Hounslow Council Accused Of Doing A U-Turn On Airport Expansion

Local Conservatives say the Council has changed its position on the issue of third runway

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Conservative Councillors have accused Hounslow Council of changing its position on the expansion of Heathrow Airport with a third runway.

The Council says it wants "a better and successful Heathrow...but will continue to push for the very best noise protection and pollution control measures." It says it will analyse the Davies report on airport expansion and give a full response later.

But local Conservatives have accused Hounslow Borough of changing its original position which was to oppose expansion and said that Council leader Cllr Steve Curran had refused to confirm the Council would oppose the Davies proposals, by saying instead that Hounslow council will "analyse" the report.

Councillor Peter Thompson, Leader of the Conservative Group, stated : "It will be shocking but not surprising to learn Labour now plans to break their 2014 Manifesto pledge to campaign against expansion of Heathrow Airport.

"This is in marked contrast to the Leaders of Wandsworth, Richmond, Hillingdon, Kingston and Windsor and Maidenhead Councils who have called on the Government to rule out a third runway at the airport and dismiss the UK Airport Commission’s final report. They have promised to work together to fight expansion with every means at their disposal. All Hounslow can manage is a promise to study the report and consider it at a Council meeting 'in due course' ".

He continued: “I have consistently opposed the expansion of Heathrow and nothing in the Commission’s Report has made me change my mind. Expansion would significantly damage our quality of life – noise, pollution, traffic gridlock would all increase. We will be lobbying hard and making sure that no one is in any doubt of the major environmental impact expansion at Heathrow would create.”

In a statement Cllr Steve Curran, Leader of Hounslow Council, responded : “While we have been opposed to a bigger Heathrow, either by the addition of a third runway or a relaxation on runway operations and night flights, we nevertheless want a better and successful Heathrow. But we will continue to push for the very best noise protection and pollution control measures for our residents – and in particular, our schools.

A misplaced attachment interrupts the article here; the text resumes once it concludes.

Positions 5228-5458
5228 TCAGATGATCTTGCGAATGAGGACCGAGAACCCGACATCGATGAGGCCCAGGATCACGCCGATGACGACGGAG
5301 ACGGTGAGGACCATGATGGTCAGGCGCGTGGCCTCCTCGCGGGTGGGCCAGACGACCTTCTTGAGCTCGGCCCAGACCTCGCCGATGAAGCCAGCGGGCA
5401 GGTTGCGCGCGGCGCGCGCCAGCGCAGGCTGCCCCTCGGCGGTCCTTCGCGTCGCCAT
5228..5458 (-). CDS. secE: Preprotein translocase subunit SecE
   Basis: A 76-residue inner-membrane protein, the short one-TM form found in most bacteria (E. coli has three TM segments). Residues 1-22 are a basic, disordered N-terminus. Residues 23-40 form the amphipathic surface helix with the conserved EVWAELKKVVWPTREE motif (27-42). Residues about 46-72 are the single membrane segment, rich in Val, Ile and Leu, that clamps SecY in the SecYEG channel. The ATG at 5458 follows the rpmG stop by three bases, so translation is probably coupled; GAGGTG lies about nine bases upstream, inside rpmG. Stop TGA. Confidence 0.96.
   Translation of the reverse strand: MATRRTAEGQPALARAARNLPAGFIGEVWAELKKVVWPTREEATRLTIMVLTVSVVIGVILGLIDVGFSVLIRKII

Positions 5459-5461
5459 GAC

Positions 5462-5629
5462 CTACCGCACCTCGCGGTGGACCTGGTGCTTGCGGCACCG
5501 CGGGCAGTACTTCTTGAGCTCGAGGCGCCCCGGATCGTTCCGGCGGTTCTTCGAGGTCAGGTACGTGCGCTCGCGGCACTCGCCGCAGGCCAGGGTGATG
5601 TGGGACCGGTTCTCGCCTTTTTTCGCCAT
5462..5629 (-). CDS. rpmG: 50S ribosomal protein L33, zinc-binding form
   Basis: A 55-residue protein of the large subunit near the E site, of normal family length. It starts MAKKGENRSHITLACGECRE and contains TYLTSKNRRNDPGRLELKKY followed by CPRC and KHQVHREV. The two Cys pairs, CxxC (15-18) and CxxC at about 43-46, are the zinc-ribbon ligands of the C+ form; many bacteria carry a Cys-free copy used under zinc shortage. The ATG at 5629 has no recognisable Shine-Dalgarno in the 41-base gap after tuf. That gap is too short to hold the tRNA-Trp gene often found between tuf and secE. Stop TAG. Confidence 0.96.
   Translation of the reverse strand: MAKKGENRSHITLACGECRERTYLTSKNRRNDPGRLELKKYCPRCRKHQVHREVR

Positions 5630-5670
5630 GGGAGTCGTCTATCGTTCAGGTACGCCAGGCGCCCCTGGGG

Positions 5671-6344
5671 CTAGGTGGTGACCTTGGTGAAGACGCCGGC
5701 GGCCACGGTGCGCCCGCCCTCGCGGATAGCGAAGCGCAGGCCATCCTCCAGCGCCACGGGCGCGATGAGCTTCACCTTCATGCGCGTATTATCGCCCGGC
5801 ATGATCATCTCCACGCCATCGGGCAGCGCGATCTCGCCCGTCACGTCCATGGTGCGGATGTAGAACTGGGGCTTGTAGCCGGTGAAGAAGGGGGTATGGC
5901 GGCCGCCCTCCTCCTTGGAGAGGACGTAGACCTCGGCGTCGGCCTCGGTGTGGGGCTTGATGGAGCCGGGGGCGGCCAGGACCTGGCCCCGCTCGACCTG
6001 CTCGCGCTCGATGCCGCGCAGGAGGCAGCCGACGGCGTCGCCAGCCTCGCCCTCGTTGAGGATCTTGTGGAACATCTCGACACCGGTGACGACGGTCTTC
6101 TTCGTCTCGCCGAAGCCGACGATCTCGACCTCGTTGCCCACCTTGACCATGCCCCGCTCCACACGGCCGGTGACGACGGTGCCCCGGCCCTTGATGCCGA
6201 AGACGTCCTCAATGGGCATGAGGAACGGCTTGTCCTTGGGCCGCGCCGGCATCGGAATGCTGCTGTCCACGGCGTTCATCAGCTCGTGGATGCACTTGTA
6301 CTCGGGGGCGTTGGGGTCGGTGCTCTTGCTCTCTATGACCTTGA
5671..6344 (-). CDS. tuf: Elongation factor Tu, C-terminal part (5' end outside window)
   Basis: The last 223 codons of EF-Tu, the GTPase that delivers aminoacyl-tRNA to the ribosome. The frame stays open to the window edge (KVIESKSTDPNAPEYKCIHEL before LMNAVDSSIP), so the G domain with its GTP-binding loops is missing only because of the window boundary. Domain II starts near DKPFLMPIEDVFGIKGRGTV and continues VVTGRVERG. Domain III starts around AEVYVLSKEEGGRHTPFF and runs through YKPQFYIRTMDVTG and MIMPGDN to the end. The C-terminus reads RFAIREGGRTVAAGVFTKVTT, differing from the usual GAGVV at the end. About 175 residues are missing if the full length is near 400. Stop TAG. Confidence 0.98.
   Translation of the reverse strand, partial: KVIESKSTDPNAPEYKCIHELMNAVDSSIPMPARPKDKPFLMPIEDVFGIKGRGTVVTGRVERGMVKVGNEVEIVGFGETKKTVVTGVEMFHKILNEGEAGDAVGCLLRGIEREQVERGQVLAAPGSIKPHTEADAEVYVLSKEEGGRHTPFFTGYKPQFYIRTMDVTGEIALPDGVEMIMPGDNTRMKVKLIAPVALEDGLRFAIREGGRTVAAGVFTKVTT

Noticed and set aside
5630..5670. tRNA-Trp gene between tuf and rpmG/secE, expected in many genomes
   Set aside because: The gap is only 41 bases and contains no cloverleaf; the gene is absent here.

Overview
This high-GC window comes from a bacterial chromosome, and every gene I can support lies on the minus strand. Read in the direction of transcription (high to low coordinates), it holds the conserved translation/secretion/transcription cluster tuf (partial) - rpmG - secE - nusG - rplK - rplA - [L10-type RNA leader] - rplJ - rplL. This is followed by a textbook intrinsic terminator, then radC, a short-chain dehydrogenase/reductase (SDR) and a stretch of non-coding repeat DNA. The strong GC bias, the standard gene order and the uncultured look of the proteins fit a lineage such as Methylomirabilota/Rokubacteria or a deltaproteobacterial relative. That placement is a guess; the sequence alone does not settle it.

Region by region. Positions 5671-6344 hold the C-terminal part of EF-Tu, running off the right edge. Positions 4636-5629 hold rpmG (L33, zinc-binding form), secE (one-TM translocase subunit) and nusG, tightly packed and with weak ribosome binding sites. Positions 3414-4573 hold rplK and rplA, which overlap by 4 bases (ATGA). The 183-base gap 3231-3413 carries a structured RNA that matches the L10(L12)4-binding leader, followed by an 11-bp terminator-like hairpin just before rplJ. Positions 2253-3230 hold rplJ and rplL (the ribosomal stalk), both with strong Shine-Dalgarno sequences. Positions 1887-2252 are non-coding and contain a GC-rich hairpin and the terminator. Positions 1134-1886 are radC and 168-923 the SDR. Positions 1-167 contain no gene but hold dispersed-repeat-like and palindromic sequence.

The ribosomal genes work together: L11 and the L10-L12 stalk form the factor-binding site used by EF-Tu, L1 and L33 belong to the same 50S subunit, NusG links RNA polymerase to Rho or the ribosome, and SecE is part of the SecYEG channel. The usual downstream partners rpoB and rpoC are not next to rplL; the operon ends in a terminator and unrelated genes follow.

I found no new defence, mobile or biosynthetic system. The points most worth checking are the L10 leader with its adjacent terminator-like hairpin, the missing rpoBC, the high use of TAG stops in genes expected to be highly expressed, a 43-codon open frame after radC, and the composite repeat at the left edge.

“This recommendation by the Airports Commission will obviously have a huge impact on Hounslow. We will analyse the report in detail and, in due course, consider it thoroughly at a special meeting of councillors. We will also be seeking the views of our local MPs. We will then be able to give a full response.

“What we can say now, however, is that we welcome the report’s recommendation that the new runway should come with severe restrictions to reduce the environmental and noise effects, including a noise levy, and that night flights would be banned.

“We also want to say that we have recently developed a positive and productive relationship with Heathrow, which has resulted in many improvements for local people – both in terms of noise protection and employment opportunities. We hope this will continue.”

The Airports Commission report did recommend a new package of measures to limit noise and air pollution at the site including ending night flights landing before 6am. There would also be a pledge not to build a fourth runway.

Sir Howard Davies, who chaired the commission, argued that Heathrow's existing international connectivity and the large air freight industry already operating from the location made it clearly a better option than Gatwick. He said he had adopted Hounslow Council's 'Better not Bigger' approach to the airport in his deliberations.

However, he is also recommending a new package of measures to limit noise and air pollution at the airport. An aviation noise levy would be introduced to fund insulation for homes and schools, and a legal commitment should be made on air quality.

The new runway will cost £17.6 billion to build, far higher than the cost of the Gatwick alternative, and will require the demolition of nearly 800 homes. The changes needed to local rail and road links could add another £5 billion to the total cost. The Commission believes this would be funded by private finance.

The project will take a decade to complete assuming it is given the go-ahead by the Government. They are due to give their full official response in the autumn and David Cameron has pledged in the past that there would be no new runway at Heathrow. Philip Hammond, the Foreign Secretary, and Theresa May, the Home Secretary, are believed to be against the plan as well as Justine Greening, the MP for Putney and International Development Secretary.

John Stewart Chair of HACAN, said,“Heathrow will face the mother of all challenges to meet the conditions for a 3rd runway set down by Davies. And key members of the Cabinet remain opposed to Heathrow expansion. Faced with these problems there is still no guarantee the Government will back a 3rd runway when it makes its final decision later this year.”

The leaders of Croydon, Kingston, Southwark and Wandsworth Councils have pledged their support to Gatwick’s bid for a second runway and have made their case to Transport Secretary Patrick McLoughlin.

July 9, 2015